The department added that, as part of Operation Phakisa – Oceans Economy, activities involving non-consumptive use of marine resources are being considered to grow the ocean economy.  Boat-based whale watching and white shark cage diving provide South Africa with the opportunity to boost this contribution considerably, leveraging its rich marine resources in a sustainable manner to boost both economic and social development.

The Two Oceans Aquarium was also in the news this week with the introduction of the first fish into its new exhibit at the V&A Waterfront.  Commenting on the new I&J exhibit, Two Oceans Aquarium chief executive Michael Farquhar said, ” The opening of this exhibit to the public brings to an end two-and-a-half years of construction and anticipation.  As South Africans we are fortunate to live in a country with incredible cultural and biological diversity and our oceans are no exception.”

Weekly Press Review – 10 June 2016

World Oceans Day was celebrated around the world this week. According to the press, a group of scientists and surfers united for the Silence of the Sharks and Paddle Out for Sharks initiative as part of the celebrations.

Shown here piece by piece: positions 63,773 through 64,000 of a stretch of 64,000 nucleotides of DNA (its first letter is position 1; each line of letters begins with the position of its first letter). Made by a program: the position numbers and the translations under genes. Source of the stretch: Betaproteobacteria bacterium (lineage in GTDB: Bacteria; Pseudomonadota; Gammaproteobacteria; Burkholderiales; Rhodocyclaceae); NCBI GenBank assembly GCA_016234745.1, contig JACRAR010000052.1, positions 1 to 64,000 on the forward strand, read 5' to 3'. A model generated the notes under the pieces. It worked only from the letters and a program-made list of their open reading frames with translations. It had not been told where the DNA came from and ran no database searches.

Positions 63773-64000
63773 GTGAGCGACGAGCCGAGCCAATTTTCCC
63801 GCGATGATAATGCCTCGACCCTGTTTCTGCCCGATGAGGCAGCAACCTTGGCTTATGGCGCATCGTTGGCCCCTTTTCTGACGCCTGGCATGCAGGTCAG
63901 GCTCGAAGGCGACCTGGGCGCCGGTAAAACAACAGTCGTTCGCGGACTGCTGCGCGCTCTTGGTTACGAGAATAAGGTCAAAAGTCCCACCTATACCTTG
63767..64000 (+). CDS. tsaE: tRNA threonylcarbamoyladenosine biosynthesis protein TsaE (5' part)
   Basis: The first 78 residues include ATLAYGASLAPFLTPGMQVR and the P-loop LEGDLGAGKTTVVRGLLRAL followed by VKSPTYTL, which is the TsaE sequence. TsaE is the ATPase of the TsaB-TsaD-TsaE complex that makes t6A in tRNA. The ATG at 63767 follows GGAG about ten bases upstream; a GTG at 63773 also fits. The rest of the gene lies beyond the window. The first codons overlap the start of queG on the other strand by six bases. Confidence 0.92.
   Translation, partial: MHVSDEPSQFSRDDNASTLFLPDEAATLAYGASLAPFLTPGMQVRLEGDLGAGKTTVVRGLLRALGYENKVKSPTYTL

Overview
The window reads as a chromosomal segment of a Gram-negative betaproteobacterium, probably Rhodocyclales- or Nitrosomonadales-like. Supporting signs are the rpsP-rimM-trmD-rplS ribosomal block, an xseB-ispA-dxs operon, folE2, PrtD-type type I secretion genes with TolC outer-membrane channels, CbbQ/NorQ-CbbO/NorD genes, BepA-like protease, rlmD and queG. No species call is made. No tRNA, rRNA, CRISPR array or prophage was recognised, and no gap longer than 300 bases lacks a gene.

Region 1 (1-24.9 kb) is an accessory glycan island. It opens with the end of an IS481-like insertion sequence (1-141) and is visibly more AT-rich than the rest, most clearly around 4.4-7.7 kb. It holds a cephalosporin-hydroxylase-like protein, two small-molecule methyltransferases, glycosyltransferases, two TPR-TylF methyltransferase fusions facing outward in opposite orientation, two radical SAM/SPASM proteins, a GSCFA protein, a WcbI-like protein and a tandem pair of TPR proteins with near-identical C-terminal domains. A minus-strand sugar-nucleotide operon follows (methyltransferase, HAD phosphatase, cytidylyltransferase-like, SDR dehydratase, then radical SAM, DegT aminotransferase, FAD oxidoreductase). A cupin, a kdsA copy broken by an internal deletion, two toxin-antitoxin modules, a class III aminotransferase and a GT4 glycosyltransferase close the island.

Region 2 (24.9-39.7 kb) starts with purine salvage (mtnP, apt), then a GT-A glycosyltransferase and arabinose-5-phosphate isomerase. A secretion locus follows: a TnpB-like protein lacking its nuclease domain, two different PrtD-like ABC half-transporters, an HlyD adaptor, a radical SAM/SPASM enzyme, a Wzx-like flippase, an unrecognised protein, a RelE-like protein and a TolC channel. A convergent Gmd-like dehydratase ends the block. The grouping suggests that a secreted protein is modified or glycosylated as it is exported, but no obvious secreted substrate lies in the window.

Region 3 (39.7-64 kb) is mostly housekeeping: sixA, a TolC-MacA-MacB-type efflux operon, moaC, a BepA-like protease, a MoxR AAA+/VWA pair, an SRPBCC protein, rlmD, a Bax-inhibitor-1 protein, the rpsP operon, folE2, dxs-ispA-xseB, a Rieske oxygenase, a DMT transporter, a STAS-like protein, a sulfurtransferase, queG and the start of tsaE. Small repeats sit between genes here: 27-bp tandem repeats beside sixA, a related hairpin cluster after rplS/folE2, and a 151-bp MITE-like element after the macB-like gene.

Events took place at the KwaZulu-Natal South Coast and Seaforth Beach in Simon’s Town. According to Amanda Barratt, Paddle Out for Sharks founder and marine conservationist, supporters paddled 30 metres out to sea and threw flowers into the ocean to show their support for the plight of sharks around the world.

“Up to a million sharks are killed across the planet every year. They sit at the top of the predatory hierarchy and without them the ocean’s system will be out of control,” said Barratt.

Referring to the recent arrest of three Chinese fishing vessels, Barratt added, “In South Africa, our ocean resources are being plundered by foreign fishing fleets. Monitoring, overfishing and the plundering of our oceans is a big problem. Globally by 2050, all edible fish in the ocean will be extinct.”